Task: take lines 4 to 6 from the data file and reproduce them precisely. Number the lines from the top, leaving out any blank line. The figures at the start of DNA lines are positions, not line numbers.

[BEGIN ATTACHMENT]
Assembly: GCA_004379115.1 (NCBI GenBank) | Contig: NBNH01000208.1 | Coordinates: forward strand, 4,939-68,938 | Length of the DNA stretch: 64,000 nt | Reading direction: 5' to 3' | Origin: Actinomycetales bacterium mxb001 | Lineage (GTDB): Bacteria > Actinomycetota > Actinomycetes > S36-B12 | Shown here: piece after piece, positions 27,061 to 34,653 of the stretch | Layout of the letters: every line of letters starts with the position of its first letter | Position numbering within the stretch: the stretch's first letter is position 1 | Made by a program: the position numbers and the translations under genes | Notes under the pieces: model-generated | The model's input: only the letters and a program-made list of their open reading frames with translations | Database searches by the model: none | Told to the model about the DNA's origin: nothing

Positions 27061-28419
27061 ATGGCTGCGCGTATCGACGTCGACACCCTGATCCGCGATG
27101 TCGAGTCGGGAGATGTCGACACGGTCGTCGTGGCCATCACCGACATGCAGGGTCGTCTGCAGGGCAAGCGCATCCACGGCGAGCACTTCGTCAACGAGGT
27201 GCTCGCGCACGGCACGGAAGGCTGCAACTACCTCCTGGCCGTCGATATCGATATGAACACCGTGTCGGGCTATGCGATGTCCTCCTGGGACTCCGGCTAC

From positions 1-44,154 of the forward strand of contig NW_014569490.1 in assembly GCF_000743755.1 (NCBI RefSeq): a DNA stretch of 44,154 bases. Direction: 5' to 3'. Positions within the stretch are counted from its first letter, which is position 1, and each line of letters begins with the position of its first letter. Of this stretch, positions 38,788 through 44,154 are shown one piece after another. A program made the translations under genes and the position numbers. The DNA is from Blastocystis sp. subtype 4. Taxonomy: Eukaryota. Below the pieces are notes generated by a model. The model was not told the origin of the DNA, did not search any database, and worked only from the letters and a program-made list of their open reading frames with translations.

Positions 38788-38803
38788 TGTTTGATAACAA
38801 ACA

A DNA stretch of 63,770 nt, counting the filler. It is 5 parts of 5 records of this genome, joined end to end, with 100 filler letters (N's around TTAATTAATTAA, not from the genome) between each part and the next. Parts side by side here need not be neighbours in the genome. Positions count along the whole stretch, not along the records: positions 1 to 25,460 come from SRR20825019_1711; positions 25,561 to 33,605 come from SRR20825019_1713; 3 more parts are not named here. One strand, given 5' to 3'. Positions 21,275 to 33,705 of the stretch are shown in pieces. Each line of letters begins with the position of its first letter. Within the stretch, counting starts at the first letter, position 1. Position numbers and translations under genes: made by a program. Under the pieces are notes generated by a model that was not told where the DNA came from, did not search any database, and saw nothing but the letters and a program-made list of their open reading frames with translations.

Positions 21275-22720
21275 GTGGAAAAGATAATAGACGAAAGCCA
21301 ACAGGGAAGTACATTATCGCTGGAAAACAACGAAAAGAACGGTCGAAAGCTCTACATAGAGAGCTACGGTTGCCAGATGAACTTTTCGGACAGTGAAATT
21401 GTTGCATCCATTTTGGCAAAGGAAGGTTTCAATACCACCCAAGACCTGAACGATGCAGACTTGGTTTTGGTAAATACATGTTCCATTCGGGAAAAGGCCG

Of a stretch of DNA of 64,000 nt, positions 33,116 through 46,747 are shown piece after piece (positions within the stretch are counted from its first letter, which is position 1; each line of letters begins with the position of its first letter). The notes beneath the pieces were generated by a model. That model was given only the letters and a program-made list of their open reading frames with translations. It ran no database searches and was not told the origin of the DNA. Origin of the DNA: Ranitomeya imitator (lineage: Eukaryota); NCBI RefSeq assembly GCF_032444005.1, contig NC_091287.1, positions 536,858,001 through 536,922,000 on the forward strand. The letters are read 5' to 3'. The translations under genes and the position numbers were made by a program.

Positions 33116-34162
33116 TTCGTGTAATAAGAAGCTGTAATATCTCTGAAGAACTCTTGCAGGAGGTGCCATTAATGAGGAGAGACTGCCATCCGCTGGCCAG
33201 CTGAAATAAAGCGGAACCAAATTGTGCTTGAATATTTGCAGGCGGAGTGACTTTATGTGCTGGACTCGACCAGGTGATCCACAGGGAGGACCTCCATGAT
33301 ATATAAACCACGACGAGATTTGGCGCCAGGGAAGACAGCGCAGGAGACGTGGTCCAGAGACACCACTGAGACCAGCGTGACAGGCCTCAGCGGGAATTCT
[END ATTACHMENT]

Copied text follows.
27101 TCGAGTCGGGAGATGTCGACACGGTCGTCGTGGCCATCACCGACATGCAGGGTCGTCTGCAGGGCAAGCGCATCCACGGCGAGCACTTCGTCAACGAGGT
27201 GCTCGCGCACGGCACGGAAGGCTGCAACTACCTCCTGGCCGTCGATATCGATATGAACACCGTGTCGGGCTATGCGATGTCCTCCTGGGACTCCGGCTAC

From positions 1-44,154 of the forward strand of contig NW_014569490.1 in assembly GCF_000743755.1 (NCBI RefSeq): a DNA stretch of 44,154 bases. Direction: 5' to 3'. Positions within the stretch are counted from its first letter, which is position 1, and each line of letters begins with the position of its first letter. Of this stretch, positions 38,788 through 44,154 are shown one piece after another. A program made the translations under genes and the position numbers. The DNA is from Blastocystis sp. subtype 4. Taxonomy: Eukaryota. Below the pieces are notes generated by a model. The model was not told the origin of the DNA, did not search any database, and worked only from the letters and a program-made list of their open reading frames with translations.